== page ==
How to Install SSL Certificate to WordPress Website?

As per the new Google and other search engine ranking factors, website security has become an increasingly prioritized ranking signal. This means that if your website does not begin with the “HTTPS:” prefix, it will be rated less favourably by search engines than websites that do feature a secure socket layer (SSL) encryption.

The goal of installing an SSL certificate is to protect the integrity and privacy of data transmission by establishing an encrypted link between a web server and a browser, thus, fending off possible interception by criminal elements. Beyond ensuring data integrity and privacy through encryption, HTTPS also provides site authentication, that is, it signals to the visitor that the site they are visiting is indeed the site they intended visiting.

If you own a WordPress website with an eCommerce element, or a WordPress site that stores confidential data, sensitive personal information, or features data uploads or downloads, knowing how to install an SSL certificate to your WordPress website will make all the difference in strengthening security and even consolidating search engine rankings.

Install an SSL Certificate to WordPress Website

While for certain types of websites an SSL certificate may be an optional addition (e.g. personal blogs), in other cases (e.g. eCommerce sites, banking sites, online payment processors, etc.) an SSL certificate is an industry requirement.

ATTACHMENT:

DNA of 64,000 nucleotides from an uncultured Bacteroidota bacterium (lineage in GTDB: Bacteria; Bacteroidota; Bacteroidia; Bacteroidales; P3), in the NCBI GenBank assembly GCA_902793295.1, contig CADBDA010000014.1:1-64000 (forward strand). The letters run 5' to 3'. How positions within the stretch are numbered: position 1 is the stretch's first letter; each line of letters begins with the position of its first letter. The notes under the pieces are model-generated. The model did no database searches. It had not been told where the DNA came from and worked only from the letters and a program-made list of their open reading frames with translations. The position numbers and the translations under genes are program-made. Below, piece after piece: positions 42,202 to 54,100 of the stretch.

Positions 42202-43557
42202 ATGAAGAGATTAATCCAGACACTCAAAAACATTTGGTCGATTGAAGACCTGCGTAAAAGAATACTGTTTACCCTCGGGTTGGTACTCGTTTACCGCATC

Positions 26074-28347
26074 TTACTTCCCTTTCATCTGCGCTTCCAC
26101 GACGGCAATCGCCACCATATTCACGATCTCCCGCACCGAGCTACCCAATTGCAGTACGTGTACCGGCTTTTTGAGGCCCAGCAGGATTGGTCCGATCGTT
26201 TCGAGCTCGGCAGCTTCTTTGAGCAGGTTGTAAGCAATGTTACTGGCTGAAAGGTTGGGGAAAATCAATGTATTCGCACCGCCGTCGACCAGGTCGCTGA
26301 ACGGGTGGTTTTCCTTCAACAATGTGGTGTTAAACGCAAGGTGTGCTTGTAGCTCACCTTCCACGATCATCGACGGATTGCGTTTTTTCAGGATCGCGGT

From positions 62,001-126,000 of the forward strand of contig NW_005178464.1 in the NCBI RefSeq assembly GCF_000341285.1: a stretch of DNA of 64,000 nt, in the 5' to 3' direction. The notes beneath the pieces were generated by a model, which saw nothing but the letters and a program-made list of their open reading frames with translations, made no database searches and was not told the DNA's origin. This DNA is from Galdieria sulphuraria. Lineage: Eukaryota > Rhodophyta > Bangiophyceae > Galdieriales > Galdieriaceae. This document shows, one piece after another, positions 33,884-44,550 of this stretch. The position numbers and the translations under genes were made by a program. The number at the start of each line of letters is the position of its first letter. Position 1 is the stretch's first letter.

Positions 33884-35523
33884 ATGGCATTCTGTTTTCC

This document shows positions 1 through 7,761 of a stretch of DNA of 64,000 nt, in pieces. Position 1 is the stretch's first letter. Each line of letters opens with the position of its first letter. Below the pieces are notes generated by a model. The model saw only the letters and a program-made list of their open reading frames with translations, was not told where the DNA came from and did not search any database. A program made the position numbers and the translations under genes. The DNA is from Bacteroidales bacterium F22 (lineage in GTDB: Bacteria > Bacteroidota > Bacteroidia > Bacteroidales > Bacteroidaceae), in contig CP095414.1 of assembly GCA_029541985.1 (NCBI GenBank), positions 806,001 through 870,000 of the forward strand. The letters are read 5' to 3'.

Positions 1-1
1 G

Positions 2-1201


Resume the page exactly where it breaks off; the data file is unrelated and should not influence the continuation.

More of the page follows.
Before we get into the details of how to add an SSL certificate to your WordPress website, first, let’s consider the yearly costs of an SSL certificate.

Purchasing an SSL Certificate

As with everything, the cost of the SSL certificate too will be influenced by some factors like the hosting provider offering it, the number of sites that need to be secured, and the nature of sites that need to be secured (personal website or eCommerce website). For example, a basic SSL for a single domain costs $36.75/year at, while the costs for multi-domain SSL packages vary anywhere between $140/year and $320/year.

Some hosting providers may offer free SSL certificates with some of their hosting plans (e.g. InMotion Hosting offers a free SSL certificate with their Business hosting plans), so before you rush to buy an SSL certificate for your WordPress site, you may want to check if your host hasn’t already set you up with one.

If an SSL certificate is not provided for free by your web host or you require a different type of SSL certificate than what is offered by your host (for example, your host may be offering a domain validated SSL for free, but you may need an extended validation SSL), you can purchase one from a third-party provider and import it.

You can ask for help with the installation of the SSL certificate from your web host, as many hosts will install the SSL certificate to your server for you. Alternatively, you can use a WordPress plugin to help with the installation of an SSL certificate.

Adding the SSL Certificate

If you have a hosting package with multiple domains, you need to select the domain that will be getting the SSL certificate. One of the easiest ways to get an SSL certificate installed on your WordPress site is to use plugins.